Monday, 13 December 2010

Smart meter installation plans expand in the US, but meet some resistance

Pike Research recently released the latest update of its Smart Grid Deployment tracker report and concluded that a total of 57.9 million smart meters are currently planned for installation in the United States with more than 90 active utility projects.

The report found that the momentum around smart grid and smart meter deployments has increased significantly in 2010. The second and third quarters included advanced metering infrastructure (AMI) smart meter deployment announcements covering 910,500 customers from five different utilities.

Vendor market shares remain fluid. Landis+Gyr apparently now stands as the number one manufacturer in terms of utility vendor selections, having overtaken Itron. Silver Spring Networks remains the leader in communications modules.

The report points out that a full rollout of smart meters can take several years and operational efficiency and consumer acceptance requires precise planning and wise technology decisions.

The point about consumer acceptance is particularly relevant given the news at the end of November of consumer resistance to a smart meter rollout in Maine, US. There had been complaints about the health, fire and security hazards of devices and it was subsequently discussed at a meeting of the Scarborough town council and Central Maine Power Co. (CPM) where residents expressed their concerns.

The Forecaster, the local paper, reported that the meeting went on for five hours but only managed to cover the health issues - another date has been set to discuss other concerns. But on the basis of the first meeting the Town Council has voted to ask the Maine Public Utilities Commission to prevent CPM from installing smart electric meters until more information about their safety is available and to provide an opt-out provision for customers who do not wish to have smart meters in their homes.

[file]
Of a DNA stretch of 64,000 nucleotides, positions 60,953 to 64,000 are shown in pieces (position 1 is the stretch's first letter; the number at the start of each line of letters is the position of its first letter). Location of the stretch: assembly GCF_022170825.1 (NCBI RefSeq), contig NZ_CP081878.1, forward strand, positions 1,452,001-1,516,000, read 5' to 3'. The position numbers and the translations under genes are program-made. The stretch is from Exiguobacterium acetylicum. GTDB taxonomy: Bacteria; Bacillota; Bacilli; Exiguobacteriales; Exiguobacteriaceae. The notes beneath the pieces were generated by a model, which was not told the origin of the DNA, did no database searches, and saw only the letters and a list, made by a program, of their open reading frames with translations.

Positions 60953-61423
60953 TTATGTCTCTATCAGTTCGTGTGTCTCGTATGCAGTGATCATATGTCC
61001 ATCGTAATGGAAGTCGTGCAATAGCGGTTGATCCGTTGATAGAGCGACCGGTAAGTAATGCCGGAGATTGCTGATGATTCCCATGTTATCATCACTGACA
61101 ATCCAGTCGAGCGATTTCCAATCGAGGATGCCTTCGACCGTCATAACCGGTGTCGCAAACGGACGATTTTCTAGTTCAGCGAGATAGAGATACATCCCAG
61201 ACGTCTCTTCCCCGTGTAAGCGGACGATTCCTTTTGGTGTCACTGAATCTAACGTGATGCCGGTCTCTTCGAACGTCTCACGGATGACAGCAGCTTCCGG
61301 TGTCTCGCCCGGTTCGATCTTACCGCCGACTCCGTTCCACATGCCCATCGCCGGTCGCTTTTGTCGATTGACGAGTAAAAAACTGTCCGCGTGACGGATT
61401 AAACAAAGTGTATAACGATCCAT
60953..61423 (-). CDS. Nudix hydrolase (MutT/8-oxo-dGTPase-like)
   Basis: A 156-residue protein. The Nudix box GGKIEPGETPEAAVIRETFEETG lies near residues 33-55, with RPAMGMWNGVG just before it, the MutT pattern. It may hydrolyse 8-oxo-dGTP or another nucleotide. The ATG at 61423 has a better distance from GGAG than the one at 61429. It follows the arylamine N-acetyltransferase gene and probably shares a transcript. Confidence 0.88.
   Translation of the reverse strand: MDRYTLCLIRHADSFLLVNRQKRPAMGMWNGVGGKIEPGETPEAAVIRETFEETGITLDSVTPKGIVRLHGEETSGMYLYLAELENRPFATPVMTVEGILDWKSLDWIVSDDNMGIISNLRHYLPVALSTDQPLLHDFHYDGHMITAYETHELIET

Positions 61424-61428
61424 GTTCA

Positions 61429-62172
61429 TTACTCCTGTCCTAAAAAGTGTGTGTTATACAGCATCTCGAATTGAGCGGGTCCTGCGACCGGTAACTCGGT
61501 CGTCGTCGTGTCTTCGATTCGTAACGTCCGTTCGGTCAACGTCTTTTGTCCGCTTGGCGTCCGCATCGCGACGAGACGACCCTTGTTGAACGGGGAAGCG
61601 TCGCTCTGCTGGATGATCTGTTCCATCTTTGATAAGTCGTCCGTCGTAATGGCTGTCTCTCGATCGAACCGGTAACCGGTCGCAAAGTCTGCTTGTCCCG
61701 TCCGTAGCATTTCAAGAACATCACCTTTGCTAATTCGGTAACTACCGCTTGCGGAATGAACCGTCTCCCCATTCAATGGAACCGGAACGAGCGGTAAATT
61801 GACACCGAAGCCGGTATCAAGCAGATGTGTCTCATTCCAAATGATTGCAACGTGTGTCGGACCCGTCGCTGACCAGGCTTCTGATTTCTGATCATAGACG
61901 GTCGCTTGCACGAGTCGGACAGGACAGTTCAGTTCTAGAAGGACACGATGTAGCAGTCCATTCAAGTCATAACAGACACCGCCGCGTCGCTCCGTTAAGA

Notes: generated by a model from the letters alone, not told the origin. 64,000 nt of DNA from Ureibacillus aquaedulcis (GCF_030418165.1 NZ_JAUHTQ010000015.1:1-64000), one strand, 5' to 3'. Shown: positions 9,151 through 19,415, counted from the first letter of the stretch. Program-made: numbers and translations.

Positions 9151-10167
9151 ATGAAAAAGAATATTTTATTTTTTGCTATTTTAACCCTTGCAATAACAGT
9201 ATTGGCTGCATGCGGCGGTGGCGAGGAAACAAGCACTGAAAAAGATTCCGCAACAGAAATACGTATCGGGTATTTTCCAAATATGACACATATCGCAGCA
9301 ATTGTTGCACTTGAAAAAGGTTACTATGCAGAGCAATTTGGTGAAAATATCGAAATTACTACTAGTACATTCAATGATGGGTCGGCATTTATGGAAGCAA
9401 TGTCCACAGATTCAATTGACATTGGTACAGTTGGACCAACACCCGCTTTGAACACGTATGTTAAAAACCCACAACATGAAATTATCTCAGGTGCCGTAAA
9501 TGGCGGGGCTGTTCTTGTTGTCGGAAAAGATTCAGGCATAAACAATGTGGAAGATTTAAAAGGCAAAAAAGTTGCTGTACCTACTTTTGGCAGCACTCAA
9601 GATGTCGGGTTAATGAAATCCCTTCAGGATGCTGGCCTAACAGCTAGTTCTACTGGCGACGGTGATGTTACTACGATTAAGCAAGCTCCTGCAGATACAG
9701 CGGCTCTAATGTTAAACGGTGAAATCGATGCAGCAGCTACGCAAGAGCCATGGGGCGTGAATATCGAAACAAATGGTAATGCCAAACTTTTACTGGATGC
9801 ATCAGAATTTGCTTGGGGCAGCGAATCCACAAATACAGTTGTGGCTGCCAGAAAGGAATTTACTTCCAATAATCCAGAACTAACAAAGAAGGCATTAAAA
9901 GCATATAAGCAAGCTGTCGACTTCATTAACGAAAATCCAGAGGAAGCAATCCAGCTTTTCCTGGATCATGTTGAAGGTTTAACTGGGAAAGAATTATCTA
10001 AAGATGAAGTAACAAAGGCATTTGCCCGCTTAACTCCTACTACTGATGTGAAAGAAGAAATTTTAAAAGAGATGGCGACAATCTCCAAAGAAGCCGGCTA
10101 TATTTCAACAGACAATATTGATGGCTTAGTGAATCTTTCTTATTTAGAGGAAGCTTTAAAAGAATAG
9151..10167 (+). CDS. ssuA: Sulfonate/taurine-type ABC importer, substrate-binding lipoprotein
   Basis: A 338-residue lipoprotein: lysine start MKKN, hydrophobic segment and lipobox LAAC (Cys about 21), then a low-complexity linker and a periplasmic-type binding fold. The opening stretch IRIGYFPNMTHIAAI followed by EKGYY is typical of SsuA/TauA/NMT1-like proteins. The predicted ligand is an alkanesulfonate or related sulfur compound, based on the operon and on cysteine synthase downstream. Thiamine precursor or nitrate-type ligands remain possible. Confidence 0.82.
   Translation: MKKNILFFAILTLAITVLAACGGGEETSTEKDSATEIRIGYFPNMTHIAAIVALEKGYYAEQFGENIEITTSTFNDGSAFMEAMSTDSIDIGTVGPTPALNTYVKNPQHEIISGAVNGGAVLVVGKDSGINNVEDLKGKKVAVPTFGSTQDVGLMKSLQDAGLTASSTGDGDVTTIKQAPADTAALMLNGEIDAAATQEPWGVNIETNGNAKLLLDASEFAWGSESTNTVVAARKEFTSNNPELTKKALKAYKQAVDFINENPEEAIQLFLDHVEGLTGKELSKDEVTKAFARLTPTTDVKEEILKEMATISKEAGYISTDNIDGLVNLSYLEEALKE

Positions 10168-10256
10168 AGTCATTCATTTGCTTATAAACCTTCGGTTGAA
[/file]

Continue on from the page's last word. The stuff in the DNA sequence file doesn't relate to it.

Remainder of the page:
On the face of it it seems unlikely that smart meters are going to be harmful to health, or at least no more than home wi-fi networks or mobile phones and we hear little complaint about them. Security may well be a more significant issue, though.

Either way, action like this should give manufacturers food for thought. Smart meters will bring most benefit to utilities (and consumers) if everyone has one – partial deployment will reduce their appeal and potentially have a snowball effect as others drop out. Utilities need to be able to answer these sorts of concerns and take a convincing case to consumers.

(In the interest of impartiality, note that The Green IT Report is a supplier to Pike Research).

© The Green IT Review

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